When it comes to agent experience, contact centers have made significant strides in recent years. Nonetheless, many still have work to do to overcome a longstanding reputation. Attrition rates for contact center agents generally hover around 30–45%, and they reached as high as 100% during the COVID-19 pandemic.

There are many reasons for these high attrition rates, from stressful work environments to a lack of advancement opportunities. But one, in particular, may go unnoticed: ineffective onboarding and training. The process of retaining your best agents starts with how you handle their very first days on the job. According to a Gallup Panel study, employees who feel they had an “exceptional” onboarding experience are 2.3 times more likely to stay at their jobs — and almost twice as likely to excel in their roles.

Yet, most companies do a poor job of onboarding. Gallup notes that only 12% of employees say they’ve experienced effective onboarding at work. A significant reason for that may be a lack of one-on-one time between new hires and managers. For contact center managers, bolstering their one-on-one onboarding efforts may just be the key to getting better agents and keeping them longer.  

Why 1-on-1 Onboarding Is Critical for Contact Centers

As contact centers have shifted increasingly toward remote workforces in recent years, managers have relied more heavily on online training resources. However, online onboarding brings a greater risk of delivering a depersonalized training experience. And our research shows that’s the exact opposite of what agents want.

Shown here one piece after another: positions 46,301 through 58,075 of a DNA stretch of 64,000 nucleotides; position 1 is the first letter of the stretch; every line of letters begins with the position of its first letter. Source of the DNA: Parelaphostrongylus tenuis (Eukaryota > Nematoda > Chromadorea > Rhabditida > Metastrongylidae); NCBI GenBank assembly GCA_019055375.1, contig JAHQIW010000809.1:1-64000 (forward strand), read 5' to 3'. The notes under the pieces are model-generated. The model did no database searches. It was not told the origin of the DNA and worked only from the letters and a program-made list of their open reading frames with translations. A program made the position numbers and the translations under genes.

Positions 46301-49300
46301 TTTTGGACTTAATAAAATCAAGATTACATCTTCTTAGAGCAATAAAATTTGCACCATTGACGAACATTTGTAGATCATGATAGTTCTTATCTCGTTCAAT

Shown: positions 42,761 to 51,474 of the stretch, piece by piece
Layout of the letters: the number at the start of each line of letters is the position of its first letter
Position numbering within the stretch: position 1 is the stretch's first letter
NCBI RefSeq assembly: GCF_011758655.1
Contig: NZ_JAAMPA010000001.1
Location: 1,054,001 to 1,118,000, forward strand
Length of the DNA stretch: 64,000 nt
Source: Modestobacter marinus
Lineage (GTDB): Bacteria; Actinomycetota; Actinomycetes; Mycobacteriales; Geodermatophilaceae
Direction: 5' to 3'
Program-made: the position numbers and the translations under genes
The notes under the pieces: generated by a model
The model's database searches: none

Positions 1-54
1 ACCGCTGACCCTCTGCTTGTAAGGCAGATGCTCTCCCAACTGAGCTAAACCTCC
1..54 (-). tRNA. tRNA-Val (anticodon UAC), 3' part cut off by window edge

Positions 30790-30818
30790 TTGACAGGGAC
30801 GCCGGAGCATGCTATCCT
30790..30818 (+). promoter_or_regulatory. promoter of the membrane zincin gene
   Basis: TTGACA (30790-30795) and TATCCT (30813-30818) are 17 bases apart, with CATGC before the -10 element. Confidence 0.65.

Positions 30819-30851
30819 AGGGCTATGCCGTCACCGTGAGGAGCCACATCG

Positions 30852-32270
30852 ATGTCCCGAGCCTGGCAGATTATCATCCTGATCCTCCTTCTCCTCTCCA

According to our recent survey of over 200 agents and 200 managers, two out of three agents want more personalized, engaging onboarding experiences. Not only that, but agents and managers both ranked one-on-one training as by far the most effective onboarding method. Online learning management tools? Those ranked near the bottom of the list.

This data echoes what other research has shown for years. In a 2017 LinkedIn survey of 14,000 professionals across the globe, workers ranked one-on-one time with their direct supervisor or manager as the best form of onboarding. The previously noted Gallup research also points out that employees whose managers take an active role in onboarding are 3.4 times more likely to feel the process was effective.

In short, one-on-one onboarding gives your contact center the best chance of setting up your agents for long-term success.

1-on-1 Onboarding Best Practices 

Simply building one-on-one time into your agent onboarding doesn’t guarantee it will improve outcomes, though. It’s important to make the most of that time. To help with that, here are four best practices for one-on-one onboarding.

Personalize Your Meetings

Employee onboarding includes many different elements. Your new hire needs to get up to speed on everything from your standard call flows to the tools you use. For many of these areas, however, other staff or departments can handle the training. As a manager, one-on-ones with a new hire are best suited for personalizing the onboarding experience and helping them feel at home in the company.

When you begin one-on-one onboarding with a new hire, look for ways to get to know them and engage with their interests. Discuss their personal goals for the job and how they’d like to develop professionally during their time in your contact center.

Be Consistent